CFD trading is a complex market and it can be easy to get confused with the different types available. Here is a breakdown of the different CFD investments.
Wondering about CFD investments?
A contract for differences, or CFD, is a futures contract arrangement. In this arrangement, any settlement differences are made in the form of cash payments, instead of by delivering physical securities or goods.
Since the losses and gains both get paid in cash, this type of settlement tends to be easier than the alternatives. CFDs can open up your possibilities as an investor.
With CFDs, an investor gets all the risks and benefits of security ownership, without actually owning a security. Wondering how it all works, and how you can use it to your advantage as an investor? In this guide, we have your answers – keep reading to learn more!
Benefits of CFD Investments
With CFD investments, you have the option to trade on margin. You can also sell when it looks like prices will go down, or buy when it seems like prices are going to rise. If you’re trading in the UK, you’ll save on taxes with CFD trading, since there’s no stamp duty that you’ll need to pay.
CFD trades can also work if you want to hedge your existing portfolio.
How Do CFDs Work?
With CFD investments, you never actually sell or buy the asset itself. No commodity, currency pair, or physical share is getting traded. Instead, you buy or sell specific units depending on how you think prices will move.
CFD instruments may include treasuries, commodities, currency pairs, stock indices, and more.
CFD Margin and Leverage
CFDs are leveraged. This means that to open a position, you only need to deposit a small portion of the entire trade value. This is called the margin requirement, or trading on margin.
Trading on margin can help you grow returns exponentially. However, it also magnifies losses, since they’re based on the CFD position’s full value. If you experience losses, you might actually end up losing more than the total capital you deposited.
CFD Investment Costs
What costs are involved in CFDs? Let’s take a closer look at what you can expect.
If you trade CFDs, you have to pay the spread. This refers to the difference between the sell and buy prices. The quoted buy price applies when you enter a buy trade, and the sell price applies when you exit. If the spread is narrow, the price doesn’t need to move as far in your favor for you to profit (or if the price moves the other way, a loss).
When the trading day ends, positions that remain open in your account can be subject to a “holding cost” charge. This holding cost may be negative or positive, depending on your position’s direction, as well as the holding rate involved.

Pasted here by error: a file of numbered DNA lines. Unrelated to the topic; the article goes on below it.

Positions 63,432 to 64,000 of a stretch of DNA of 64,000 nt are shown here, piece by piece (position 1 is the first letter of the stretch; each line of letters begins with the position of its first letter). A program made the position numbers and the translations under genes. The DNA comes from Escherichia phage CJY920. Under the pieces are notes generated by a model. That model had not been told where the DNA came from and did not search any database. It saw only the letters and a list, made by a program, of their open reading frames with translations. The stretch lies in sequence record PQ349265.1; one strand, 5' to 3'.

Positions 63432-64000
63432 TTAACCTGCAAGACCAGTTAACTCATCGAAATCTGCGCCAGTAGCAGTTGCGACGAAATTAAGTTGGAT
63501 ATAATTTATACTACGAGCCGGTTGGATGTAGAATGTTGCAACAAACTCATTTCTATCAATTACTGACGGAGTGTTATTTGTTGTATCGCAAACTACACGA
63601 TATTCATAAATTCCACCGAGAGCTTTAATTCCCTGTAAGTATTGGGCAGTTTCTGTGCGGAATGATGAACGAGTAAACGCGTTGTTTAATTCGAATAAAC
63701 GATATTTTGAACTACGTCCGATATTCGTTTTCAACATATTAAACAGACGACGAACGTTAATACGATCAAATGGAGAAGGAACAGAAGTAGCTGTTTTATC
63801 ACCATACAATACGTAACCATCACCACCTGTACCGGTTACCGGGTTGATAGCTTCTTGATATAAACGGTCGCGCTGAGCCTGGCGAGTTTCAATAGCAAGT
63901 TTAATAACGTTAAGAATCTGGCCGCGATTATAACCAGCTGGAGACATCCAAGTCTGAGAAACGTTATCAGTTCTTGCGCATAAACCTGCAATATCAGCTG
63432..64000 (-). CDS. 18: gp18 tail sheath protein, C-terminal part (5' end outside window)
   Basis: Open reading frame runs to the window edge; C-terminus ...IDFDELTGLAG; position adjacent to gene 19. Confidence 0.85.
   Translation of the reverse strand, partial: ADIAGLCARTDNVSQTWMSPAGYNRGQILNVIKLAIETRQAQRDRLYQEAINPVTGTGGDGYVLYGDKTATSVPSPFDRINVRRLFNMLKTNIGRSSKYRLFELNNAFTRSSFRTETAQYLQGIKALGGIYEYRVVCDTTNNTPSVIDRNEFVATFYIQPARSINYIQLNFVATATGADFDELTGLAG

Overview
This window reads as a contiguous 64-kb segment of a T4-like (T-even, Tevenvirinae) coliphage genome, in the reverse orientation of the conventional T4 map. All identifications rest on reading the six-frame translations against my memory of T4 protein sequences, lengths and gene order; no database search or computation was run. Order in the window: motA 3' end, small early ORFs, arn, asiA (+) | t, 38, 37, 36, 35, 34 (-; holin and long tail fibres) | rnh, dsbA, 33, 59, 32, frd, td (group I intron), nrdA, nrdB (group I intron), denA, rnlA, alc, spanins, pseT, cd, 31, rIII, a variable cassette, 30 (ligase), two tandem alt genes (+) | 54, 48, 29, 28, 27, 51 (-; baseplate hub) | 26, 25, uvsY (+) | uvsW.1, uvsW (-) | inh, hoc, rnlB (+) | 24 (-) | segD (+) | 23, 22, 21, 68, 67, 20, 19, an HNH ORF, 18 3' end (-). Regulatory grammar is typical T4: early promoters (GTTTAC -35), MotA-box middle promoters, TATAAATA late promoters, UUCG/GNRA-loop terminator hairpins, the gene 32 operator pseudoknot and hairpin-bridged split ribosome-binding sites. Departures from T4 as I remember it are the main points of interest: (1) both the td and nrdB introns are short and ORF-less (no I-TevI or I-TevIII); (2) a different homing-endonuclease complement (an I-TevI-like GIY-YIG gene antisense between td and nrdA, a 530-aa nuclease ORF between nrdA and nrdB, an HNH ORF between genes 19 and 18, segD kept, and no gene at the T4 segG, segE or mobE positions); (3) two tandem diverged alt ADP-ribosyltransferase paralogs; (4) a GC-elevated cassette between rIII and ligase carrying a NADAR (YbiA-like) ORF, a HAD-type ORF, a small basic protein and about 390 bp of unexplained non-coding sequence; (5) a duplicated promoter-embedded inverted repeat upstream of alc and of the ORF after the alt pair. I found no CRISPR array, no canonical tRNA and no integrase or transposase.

Market Data Fee
Some companies charge for activating a market data subscription so you can view the price data that you need. The fees will depend on the service you use.
Commission only applies in the case of shares. You also have to pay the commission fee if you trade CFDs in the form of shares.
The commission also depends on the trading platform you use. Visit this website for more about CFD trading services. Keep in mind that your CFD trades get commission charges when they’re opened, and again when they’re closed.
CFD Trade Example
Let’s say Company X is trading at a rate of 98/100, making the spread value two. These numbers can be applied to whichever currency type you trade in. The sell price is 98, and the buy price is 100. You have information that suggests the prices for this company will go up.
Knowing this, you buy 10,000 CFDs to open a long position. You pay 100 of your currency units for each CFD. You also pay the commission charge when you open.
Company X’s margin rate is three percent, so you need to deposit just three percent of the trade’s total value for your position margin. Keep in mind that if the trade doesn’t go in your favor, you can lose the total value of the trade, which is more than the position margin that you paid.
However, let’s say that you were right, and the price goes up. Now it’s 110/112. You can now close your buy trade, selling at 110 currency units, since that’s the sell price now. You also pay a commission when you exit your trade.
The price moved 10 units in your favor since you bought it. You can multiply 10 by your total CFD investment of 10,000, and subtract the commission and any other fees, to see what your total profits were.
What to Do in a Falling Market
One good thing about CFDs is that you can sell your CFDs if you think their value is going to fall. This can help you actually profit from the price going down, as long as your predictions are right. If your prediction comes true, you sell the CFDs, then buy them again for a lower price after the price drops.
However, if you were wrong and the prices go up, you’ll face a loss. Sometimes, the loss will be greater than your deposits.
Using CFD Trading to Hedge Portfolios
Let’s say you already have a portfolio, using physical shares. If you think those shares will lose some value in the short term, you can use CFDs to hedge those shares. Sell the shares in the form of CFDs, to see if you can make a profit from the falling prices. This may help offset the losses in your portfolio.
Is CFD Trading Right For You?
The complicated world of CFD investments can sound intimidating. But with a little bit of trading wisdom, CFDs can become a valuable part of your total investment strategy. If this is a bit overwhelming you can always just micro invest with a little money.